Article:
J&J Innovation’s Marian Nakada (left) hanging with some of our attendees as an onlooker anxiously spots the line for coffee.
Samantha Singer (The Broad Institute) and Matt Ottmer (Biogen) smile for the camera.
Clare Midgley of the Broad Institute kicked things off with some remarks about the Broad’s mission.
Standing room only for our CAR-T talk (if you squint you can see Unum Therapeutics CEO Chuck Wilson and Fidelity Biosciences partner Ben Auspitz)
As these attendees (including Flagship Ventures CEO Noubar Afeyan, middle) can attest, bring a pen and notepad.
When Susan Lindquist first asked Tony Coles to lead the company based on her research (now known as Yumanity Therapeutics), he declined. But Coles soon became enamored with the science, and the challenge. ““When I die, what will be on my tombstone, will it be that I held some great jobs? Or that I wanted to make a difference?”
One of the points Vertex Pharmaceuticals's David Altshuler (right) made is that many of the clinical failures of the past decade weren’t an indictment of genomics---they were projects from the 90s, before the Human Genome Project. “Go look at what those projects were. What were they based upon? What was the logic? They were from a previous era,” he said.
Jim Collins (left) and Amir Nashat (right) gave a realistic view of what synthetic biology has, and hasn’t yet accomplished---and the mistakes the field made in the past. “It’s a cautionary tale for investors,” Collins said. “You’ve got to do your due diligence.”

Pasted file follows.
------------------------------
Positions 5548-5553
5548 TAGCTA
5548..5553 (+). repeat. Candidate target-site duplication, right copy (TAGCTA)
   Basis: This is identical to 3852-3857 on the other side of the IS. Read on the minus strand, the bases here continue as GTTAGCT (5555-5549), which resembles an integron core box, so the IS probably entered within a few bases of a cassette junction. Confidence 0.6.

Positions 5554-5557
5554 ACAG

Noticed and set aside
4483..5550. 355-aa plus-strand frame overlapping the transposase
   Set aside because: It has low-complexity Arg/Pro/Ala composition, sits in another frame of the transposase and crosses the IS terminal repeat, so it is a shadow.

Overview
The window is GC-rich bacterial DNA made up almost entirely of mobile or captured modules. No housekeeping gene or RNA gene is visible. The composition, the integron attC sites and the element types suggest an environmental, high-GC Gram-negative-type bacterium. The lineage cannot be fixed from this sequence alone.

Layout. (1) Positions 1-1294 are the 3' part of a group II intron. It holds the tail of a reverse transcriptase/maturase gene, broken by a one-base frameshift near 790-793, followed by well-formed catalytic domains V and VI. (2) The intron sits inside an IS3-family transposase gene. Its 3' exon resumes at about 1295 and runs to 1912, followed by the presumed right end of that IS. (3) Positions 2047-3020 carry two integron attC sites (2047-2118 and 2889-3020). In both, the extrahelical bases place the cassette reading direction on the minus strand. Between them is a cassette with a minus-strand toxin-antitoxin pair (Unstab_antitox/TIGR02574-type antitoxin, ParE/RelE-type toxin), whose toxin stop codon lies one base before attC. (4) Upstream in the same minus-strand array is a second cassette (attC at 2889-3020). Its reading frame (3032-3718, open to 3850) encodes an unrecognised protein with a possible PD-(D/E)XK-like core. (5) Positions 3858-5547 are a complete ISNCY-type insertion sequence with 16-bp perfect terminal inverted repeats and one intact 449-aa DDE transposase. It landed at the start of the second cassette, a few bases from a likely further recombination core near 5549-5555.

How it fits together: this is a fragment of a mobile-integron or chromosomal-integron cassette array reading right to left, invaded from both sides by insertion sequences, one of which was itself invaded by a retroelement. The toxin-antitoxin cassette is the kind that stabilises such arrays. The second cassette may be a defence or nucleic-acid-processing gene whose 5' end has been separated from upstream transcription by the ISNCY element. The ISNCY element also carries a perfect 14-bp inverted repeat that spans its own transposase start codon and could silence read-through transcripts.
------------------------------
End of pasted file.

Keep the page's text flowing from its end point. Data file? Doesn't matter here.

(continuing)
Borisy said there is a “revolution” underway in how clinical trials are being run, both in the U.S. and abroad. He noted the “Lung Cancer Master Protocol,” a collaborative, multi-drug cancer study with a single control arm. “This is a radical proposition,” he said. “There are multiple of these getting underway.”
J&J's Marian Nakada (right) and PureTech’s Bernat Olle (left) spoke about how relationships and trust were some of the key factors that led to the January deal between Vedanta Biosciences and J&J.
Steve Paul acknowledged that gene therapy, despite its progress, is still in its early days. So is his company, Voyager Therapeutics---which is 14 months old yet is now poised for an IPO, as we wrote yesterday.
Peter Kolchinsky posed a few provocative questions. One of them was whether gene therapy companies might be forced to address more difficult biological problems if carrier testing is broadly adopted. (OvaScience CEO Michelle Dipp, at right, moderated the gene therapy panel featuring Kolchinsky).
While things look great for Boston biotech, Noubar Afeyan warned attendees that the good times might not continue. Affordable lab space is disappearing. The local scene must continue to grow to compensate.
Wilson and Auspitz traded perspectives on the entrepreneur and investor point of view on CAR-T, a form of cancer immunotherapy that’s produced very exciting, yet early clinical results.
These two are either approving of the water or the content. I’m going with the content.
Attendees had the option of mingling, or staring at the hypnotic eye puzzle on TV in the background.
Some life lessons were dispensed after all the scientific lessons in the Broad’s auditorium.
What’s Hot in Boston Biotech? Just about everything—but don’t mistake that for meaning the good times will roll on forever.
As I wrote last week, that was one of the main themes of our latest biotech event at the Broad Institute of MIT and Harvard. Today I’m circling back with the photos so you can get a taste of the action.
Once again, thanks to our attendees for packing the house, and our speakers and moderators for putting on a great show. Great thanks, too, to our event host, Biogen, the Broad Institute for turning over its beautiful auditorium, our national partner Alexandria Real Estate Equities, and to the event sponsors: ALT, Cote Orphan, Fairfax County Economic Development Authority, and Mintz Levin.
Finally, thanks to Keith Spiro of Keith Spiro Photography for these photos. See you all again soon.